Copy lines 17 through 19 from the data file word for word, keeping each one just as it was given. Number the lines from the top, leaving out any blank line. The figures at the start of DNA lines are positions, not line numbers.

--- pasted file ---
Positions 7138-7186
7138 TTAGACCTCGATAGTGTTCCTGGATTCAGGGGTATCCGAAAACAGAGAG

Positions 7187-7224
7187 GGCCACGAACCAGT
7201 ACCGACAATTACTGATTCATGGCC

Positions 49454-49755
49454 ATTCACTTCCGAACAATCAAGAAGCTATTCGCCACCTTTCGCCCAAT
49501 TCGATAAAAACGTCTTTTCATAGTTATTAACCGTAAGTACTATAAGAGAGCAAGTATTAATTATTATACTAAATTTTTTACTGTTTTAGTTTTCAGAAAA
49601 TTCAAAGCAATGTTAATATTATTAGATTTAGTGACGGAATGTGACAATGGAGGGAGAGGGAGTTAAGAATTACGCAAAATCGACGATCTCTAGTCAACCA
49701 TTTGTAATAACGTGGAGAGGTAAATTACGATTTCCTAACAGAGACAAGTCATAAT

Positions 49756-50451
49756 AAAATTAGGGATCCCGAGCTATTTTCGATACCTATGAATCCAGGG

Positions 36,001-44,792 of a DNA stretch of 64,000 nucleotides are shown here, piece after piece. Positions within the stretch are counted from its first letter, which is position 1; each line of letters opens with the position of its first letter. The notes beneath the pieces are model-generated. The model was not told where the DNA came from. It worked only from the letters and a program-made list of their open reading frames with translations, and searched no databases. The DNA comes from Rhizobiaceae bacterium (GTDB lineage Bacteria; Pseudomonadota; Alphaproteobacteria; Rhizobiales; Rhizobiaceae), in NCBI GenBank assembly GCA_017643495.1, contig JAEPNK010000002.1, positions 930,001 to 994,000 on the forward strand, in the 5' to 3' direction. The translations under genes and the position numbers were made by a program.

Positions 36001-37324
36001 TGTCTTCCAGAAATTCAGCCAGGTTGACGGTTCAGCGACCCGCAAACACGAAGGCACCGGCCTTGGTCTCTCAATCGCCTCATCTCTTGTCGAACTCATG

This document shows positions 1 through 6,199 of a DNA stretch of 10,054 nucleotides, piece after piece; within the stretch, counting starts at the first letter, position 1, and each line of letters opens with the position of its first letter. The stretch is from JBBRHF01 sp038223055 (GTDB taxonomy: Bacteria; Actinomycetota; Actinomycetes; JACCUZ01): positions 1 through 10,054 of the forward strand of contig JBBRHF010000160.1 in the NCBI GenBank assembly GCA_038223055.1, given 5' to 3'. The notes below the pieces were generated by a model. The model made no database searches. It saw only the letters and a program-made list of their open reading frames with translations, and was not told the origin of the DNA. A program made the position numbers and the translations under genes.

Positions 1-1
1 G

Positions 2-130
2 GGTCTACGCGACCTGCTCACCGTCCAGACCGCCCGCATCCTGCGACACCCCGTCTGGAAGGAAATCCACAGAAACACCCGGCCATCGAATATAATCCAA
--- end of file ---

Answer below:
Positions 1-1
1 G

Positions 2-130